Andrew Robinson

people change people
Eugene, OR, United States

About Andrew

Bio

Andrew Robinson is a designer and artist of learning environments. He is a champion of what he calls Relational Literacy. Where two or more people gather there will be change and influence. Fostering positive change at this confluence is his primary mission.

Andrew is a sought-after speaker and trainer who has received enthusiastic reviews for his energetic and provocative presentations. His most recent projects, The 6 Teens Project, provide insight into how we can truly enhance the well-being of young people. Through his website, blog and podcasts, he advocates for creating positive change by availing ourselves of our creativity and compassion.

His interest in the dynamics of change and relationships led Andrew to pursue a master’s in education, with a marriage and family therapy specialization, at the University of Oregon. He earned his M.A. in 2001, and in the years following directed a youth development program which grew to reach more than 50,000 students annually. He is now honored to partner with groups from all parts of the U.S.

Areas of Expertise

Education & Psychology/Sociology, Training & Learning, Training and Education, Speaking and Training, Speaking and Writing, Writing - Creative Content, Teenagers, adolescent behavior, Adolescent Education, Brain Development

An idea worth spreading

Simplicity is the requisite for creativity.

I'm passionate about

Bringing creative approaches to relationships, health, and wellness. Making music. Running. Writing. Playing with my kids.

Talk to me about

Thoughtful, conversation-starting speaking addresses and workshops. Creative approaches to learning, engaging teens. Translating adolescent brain development into actionable learning methods.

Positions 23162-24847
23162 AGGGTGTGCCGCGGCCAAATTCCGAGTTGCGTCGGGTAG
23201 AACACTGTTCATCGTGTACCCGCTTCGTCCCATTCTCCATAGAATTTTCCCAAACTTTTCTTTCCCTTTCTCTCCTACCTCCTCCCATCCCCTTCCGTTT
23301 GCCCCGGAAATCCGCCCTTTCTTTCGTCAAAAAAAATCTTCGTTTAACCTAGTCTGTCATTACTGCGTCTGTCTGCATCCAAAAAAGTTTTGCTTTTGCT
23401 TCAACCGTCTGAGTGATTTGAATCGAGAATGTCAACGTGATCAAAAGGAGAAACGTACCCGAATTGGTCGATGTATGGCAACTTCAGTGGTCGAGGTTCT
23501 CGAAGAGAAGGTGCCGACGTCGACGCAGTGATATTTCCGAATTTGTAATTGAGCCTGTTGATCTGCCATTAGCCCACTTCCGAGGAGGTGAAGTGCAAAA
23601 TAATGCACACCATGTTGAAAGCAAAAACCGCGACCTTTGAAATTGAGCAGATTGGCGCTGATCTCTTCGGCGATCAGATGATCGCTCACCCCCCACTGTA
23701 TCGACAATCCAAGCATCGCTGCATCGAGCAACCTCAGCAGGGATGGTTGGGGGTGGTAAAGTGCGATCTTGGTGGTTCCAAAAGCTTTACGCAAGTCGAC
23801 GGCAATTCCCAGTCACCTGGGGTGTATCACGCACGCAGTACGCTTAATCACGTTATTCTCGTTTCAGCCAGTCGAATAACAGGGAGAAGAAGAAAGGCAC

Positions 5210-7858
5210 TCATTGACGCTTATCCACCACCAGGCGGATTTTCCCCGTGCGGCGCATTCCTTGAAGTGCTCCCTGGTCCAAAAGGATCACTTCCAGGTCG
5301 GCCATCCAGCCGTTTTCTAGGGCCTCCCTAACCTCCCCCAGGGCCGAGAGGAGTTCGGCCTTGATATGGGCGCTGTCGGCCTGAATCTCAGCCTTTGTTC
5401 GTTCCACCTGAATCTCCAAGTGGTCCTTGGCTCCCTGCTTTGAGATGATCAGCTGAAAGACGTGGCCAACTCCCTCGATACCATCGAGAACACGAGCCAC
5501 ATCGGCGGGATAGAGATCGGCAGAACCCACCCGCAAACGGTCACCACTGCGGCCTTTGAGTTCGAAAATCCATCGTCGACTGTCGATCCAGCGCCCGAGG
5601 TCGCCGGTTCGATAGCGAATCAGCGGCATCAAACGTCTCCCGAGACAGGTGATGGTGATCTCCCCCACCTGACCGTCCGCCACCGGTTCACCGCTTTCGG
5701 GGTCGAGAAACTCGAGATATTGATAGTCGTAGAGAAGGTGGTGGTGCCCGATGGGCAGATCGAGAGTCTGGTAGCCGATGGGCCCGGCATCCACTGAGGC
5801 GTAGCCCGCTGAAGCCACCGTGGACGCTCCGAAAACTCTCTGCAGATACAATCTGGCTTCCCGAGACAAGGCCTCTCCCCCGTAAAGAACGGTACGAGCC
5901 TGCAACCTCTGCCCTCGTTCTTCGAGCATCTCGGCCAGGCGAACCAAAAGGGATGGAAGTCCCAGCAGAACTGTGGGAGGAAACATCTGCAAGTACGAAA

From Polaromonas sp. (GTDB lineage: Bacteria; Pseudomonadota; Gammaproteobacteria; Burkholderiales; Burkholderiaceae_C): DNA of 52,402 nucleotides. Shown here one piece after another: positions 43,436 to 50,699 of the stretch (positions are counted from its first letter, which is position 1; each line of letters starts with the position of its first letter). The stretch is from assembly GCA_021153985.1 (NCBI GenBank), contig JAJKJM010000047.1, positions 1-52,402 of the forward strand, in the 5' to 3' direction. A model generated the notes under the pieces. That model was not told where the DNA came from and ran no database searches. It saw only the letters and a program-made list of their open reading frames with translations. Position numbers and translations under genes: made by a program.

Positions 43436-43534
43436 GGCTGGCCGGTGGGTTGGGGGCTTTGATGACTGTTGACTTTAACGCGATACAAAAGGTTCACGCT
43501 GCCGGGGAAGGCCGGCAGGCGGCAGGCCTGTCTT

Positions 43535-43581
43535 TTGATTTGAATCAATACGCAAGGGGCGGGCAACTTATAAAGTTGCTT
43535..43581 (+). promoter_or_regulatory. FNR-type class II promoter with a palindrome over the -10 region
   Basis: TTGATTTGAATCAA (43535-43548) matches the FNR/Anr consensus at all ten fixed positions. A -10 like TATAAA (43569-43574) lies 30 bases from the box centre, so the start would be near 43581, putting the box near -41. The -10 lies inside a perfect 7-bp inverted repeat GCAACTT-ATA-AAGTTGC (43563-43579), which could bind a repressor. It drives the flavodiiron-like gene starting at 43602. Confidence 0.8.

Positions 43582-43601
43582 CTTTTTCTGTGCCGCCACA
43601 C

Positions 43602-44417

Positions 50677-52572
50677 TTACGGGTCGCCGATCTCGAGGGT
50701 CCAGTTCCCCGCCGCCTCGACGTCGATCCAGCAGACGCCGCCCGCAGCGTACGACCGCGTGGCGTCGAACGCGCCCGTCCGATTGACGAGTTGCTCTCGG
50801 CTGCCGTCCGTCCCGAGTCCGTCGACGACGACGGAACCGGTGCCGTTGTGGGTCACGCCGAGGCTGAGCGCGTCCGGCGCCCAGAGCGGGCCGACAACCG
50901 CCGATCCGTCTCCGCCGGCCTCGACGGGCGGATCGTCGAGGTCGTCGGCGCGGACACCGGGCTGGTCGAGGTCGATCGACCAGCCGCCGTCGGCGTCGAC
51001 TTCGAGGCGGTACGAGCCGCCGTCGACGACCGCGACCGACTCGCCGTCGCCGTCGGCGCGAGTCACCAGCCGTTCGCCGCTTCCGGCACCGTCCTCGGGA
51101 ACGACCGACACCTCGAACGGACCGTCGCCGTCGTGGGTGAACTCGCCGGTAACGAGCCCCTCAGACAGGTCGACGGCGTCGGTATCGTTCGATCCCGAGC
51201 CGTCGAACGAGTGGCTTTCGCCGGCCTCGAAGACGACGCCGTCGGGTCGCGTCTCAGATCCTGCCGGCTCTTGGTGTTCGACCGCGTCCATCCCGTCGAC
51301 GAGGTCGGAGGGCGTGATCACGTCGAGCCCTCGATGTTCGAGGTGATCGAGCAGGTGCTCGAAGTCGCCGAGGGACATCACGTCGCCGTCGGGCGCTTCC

Comments & conversations

105201
Andrew Robinson
Posted about 3 years ago
Malcolm McLaren: Authentic creativity vs. karaoke culture
McLaren makes a number of excellent points: the power of failure, how we must view technology as a tool, to be stupid is cool, etc. Many of these points are overshadowed and forced to compete with his numerous tangential comments. With a bit more intention, he could have reduced his valuable comments to about 20 minutes. Perhaps his goal was to demonstrate a flâneur-in-the-flesh.
105201
Andrew Robinson
Posted over 3 years ago
Can you share any innovative education techniques that you have used or know about?
Do less. We're inclined to do too much. Establish a simple form, cultivate curiosity, and promote divergent thinking within this structure. I think of this less as a technique and more as how we all truly learn in life. Check out Christopher Guest's interview with Charlie Rose. His approach to film making is an ideal model for effective learning. The sound is out of sync on this clip. But it's worth watching: http://www.youtube.com/watch?v=G61Wz45bDDc&feature=related